I have been having very severe back spasms, the kind that all but stops breathing. I will try the lip thing. I do the deep breath and trying to relax.

I HATE sudden vicious leg cramps in the middle of the night.

But, when and where else can I practice my creative Kokopelli native dancing and my imaginative use of the English (and sometimes Spanish) language? My performances so far have only been marginally enjoyed by a lone captive audience - my husband.

Maybe I will get him to record me on his phone, upload to YouTube, hope it goes viral and Voila!...a Star is Born!

Thanks. I'll definitely try that, because I hate getting out of bed to stretch and walk out those very painful leg and foot cramps, especially in the winter. I try to avoid the cramps by drinking more water, eating bananas (my husband's remedy) and getting more exercise. One thing I've notice about the leg and foot cramps is they often happen after I've switched shoes for a day or so. It seems my feet/legs prefer the same old shoes day after day.

Love this. I get cramps in my chest and back muscles that wake me at night (copd, hard to breathe) and I've hot showered in the middle of the night to relieve them but I am going to try this, sounds like acupressure. Thanks Ronni.

I used to have leg cramps at night that had me up and walking them off. If the calf of your leg is cramping, straightening your foot is the first step. That pulls the cramped muscle down. This is rather painful and you have to stand up to do it by forcing your heel down to the floor. Then walking for a short time usually relieves the cramp.

Like Nan's husband, I found that eating a half banana (or more) a day prevents them and I rarely have a cramp now that I do that. I believe it's the potassium in bananas that does the trick. Like the old saying, an ounce of prevention is worth a pound of cure.

First I want to say happy to hear the cancer isGone! My favorite word is remission,may it be yours as well!Re those all over cramps,I had them after chemo,worst painEVER!! Wish I had known of your remedy, next cramp in leg or armI will try it and say”thanks,Ronnie”!

Other than the placebo effect, I can't explain the success of the technique you described, but if it were a valid therapy that worked  "90%" of the time, you wouldn't have needed  to have found it on an obscure website. Everyone would know about it, and everyone would be doing it. I get cramps, and I promise you I won't be trying this the next time I get them.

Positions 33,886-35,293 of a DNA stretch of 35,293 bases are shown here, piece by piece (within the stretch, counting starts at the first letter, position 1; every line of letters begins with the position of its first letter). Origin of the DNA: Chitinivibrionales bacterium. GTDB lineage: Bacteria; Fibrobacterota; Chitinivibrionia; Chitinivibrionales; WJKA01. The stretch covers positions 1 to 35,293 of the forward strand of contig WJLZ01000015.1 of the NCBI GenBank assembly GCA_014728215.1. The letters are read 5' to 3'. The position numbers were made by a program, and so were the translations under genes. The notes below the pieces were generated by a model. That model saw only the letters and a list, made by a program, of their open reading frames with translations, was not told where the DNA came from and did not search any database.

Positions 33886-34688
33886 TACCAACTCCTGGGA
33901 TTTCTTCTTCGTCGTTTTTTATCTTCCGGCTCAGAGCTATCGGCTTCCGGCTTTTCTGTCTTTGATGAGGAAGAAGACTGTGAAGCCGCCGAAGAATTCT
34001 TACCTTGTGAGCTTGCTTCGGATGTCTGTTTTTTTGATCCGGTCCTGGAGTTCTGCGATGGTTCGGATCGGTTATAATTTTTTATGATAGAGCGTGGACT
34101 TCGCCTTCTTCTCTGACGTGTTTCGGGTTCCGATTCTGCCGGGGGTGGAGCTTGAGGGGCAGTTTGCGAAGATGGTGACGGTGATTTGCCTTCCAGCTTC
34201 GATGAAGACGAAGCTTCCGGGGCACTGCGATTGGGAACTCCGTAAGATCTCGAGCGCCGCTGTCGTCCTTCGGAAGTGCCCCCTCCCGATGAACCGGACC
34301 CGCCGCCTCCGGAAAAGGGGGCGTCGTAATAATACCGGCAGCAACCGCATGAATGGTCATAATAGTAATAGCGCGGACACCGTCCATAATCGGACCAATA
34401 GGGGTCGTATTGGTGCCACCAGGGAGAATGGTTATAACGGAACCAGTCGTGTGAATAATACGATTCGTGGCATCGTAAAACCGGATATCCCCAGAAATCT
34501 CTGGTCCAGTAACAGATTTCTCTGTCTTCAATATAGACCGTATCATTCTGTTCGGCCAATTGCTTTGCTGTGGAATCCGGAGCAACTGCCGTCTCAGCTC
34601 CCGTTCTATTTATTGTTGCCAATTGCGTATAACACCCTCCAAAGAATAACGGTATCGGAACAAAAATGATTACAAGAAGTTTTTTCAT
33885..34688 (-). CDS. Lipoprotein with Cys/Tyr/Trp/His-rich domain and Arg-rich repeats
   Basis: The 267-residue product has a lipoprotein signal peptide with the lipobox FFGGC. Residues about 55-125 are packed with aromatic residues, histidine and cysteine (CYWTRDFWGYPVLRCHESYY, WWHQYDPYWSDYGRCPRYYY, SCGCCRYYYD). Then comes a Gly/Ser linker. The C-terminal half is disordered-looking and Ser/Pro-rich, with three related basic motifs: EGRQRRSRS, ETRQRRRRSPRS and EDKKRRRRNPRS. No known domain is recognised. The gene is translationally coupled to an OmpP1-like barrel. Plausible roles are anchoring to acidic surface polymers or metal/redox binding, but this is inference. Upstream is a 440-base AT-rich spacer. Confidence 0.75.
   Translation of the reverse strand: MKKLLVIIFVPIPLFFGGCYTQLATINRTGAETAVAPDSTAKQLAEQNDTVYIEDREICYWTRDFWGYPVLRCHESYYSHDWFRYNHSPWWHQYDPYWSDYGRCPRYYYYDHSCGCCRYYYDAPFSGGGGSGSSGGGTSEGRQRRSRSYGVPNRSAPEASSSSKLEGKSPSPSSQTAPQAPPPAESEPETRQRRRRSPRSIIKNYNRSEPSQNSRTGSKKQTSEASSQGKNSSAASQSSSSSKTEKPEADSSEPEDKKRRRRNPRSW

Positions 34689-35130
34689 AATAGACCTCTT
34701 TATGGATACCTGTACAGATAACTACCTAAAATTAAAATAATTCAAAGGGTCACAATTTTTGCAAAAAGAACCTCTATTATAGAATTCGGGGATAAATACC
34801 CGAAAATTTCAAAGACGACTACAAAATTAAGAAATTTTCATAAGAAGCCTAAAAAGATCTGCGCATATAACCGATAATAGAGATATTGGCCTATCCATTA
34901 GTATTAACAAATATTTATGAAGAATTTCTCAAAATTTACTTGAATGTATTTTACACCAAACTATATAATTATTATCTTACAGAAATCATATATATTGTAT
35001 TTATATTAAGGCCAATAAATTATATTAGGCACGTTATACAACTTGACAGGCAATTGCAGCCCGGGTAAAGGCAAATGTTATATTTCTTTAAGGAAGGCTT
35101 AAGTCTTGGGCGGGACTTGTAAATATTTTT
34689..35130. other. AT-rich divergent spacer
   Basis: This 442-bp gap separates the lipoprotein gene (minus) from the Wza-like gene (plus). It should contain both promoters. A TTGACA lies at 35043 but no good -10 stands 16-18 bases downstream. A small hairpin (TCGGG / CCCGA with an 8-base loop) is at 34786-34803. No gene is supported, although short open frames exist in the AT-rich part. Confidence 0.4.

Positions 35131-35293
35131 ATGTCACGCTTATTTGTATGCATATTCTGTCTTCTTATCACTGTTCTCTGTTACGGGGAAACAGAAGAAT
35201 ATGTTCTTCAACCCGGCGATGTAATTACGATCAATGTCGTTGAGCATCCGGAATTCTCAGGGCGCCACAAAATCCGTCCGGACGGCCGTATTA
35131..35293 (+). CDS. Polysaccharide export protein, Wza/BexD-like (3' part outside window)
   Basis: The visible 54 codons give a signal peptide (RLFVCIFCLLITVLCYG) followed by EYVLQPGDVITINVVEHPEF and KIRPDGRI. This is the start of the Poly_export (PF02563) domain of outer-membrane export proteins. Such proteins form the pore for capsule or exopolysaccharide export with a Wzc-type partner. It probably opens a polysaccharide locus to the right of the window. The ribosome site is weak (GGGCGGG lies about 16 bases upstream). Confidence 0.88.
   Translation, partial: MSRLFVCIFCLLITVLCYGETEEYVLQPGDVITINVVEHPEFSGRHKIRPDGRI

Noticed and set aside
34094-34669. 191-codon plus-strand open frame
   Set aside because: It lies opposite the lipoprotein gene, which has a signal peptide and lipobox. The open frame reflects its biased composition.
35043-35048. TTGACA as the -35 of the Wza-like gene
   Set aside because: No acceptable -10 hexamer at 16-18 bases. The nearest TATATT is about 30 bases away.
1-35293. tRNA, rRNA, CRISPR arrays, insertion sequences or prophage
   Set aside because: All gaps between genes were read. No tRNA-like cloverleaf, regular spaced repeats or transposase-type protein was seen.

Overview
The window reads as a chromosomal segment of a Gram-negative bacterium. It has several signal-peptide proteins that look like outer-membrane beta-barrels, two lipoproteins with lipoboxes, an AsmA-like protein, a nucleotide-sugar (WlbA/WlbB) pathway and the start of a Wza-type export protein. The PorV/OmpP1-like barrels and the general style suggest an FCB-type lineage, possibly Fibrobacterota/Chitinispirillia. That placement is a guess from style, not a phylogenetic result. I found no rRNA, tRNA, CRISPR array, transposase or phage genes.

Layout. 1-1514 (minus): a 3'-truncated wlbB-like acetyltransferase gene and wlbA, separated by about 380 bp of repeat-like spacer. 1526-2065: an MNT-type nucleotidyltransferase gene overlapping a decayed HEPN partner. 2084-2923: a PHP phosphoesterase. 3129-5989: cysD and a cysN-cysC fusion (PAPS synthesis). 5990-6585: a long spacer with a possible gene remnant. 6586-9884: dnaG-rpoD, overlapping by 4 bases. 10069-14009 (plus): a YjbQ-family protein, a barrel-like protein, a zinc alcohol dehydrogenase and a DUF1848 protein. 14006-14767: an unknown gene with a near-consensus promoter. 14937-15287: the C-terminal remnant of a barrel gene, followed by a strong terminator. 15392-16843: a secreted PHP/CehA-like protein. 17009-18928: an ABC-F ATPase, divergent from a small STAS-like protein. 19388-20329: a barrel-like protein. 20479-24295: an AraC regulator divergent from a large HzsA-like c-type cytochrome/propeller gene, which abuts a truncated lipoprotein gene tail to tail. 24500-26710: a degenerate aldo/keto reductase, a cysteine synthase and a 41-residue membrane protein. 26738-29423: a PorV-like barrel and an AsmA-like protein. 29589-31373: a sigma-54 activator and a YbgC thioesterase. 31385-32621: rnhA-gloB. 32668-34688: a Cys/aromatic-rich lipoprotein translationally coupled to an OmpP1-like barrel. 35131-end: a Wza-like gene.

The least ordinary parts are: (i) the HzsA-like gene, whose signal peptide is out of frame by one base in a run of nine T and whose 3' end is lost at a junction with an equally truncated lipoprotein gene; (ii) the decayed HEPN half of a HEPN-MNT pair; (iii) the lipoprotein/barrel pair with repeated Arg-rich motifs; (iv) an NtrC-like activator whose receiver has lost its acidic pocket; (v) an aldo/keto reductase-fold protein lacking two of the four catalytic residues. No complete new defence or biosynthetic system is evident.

Recently, a friend told me that a decades old chronic problem he suffered from could be cured by making a washing hands gesture over and over. He read about this on a website of an organization promoting the technique. Proponents of these ridiculous "cures" often rebut their critics with the argument that mainstream medicine suppresses these modalities, because there is no money to be made with them. Nonsense. If these things worked, their effectivenss would spread like wildfire (even before the advent of the 'net).

Kevin Trudeau, the former king of fraudulent late-night infomercials (along with Trump), and now in prison for many years for fraud made millions with infomercials for books touting crap like this with the titles, "What THEY [his caps] Don't Want You to Know About [fill in the blank with a disease]."

I suffer from leg cramps and have found three ways to address them. 1) when I drink half my weight in oz of water each day(eg. 150 lbs = 75 oz water), I avoid cramps. 2) [removed due to medication suggestion]. 3) When I have a cramp, I drink a can of coconut water (potassium) and the cramp begins to let go fairly quickly. My routine has made a world of difference.

Leg and foot cramps are the worst! So excruciatingly painful! It can take an eternity or longer for counter-stretching, walking, hot water, and other remedies, to take effect. If they even do -- sometimes I've just had to wait it out.

The one trick I've found that works in seconds is hyperventilating -- intentionally breathing much faster and more deeply than I normally would.

It might not work for everyone, because I suppose muscle cramps can have different causes, but in my case, it turns out that my muscles cramp when they're not getting enough oxygen. When I hyperventilate, it takes less than a minute for the oxygen-enriched blood to circulate to the cramping muscle, and I can feel it relax and let go. If I do it soon enough, right away, at the first warning signal, I can ward off a full-blown cramp.

The advantage of this remedy is that it's hands-free. I don't have to be at home. I don't have to get out of bed. It can be applied anywhere, any time, no matter what I'm doing when the cramp strikes. I could even use it while driving.

Of course, now that I have lung problems, hyperventilating is not so easy. I might give the upper-lip trick a try.

I will try to remember the lip trick the next time I have a cramp. The problem is that my leg cramps always happen in bed in the middle of the night when I am less than brilliant, so I hope I don't mix up the home remedies and rub pickle juice on the leg.

The pickle juice remedy is one my brother, the self-proclaimed genius, swore by for practically everything. He would stand at the refrigerator rudely drinking straight from a jar of my Mom's home preserved dill pickles. Even if I thought it would work, I would never humor him by trying it.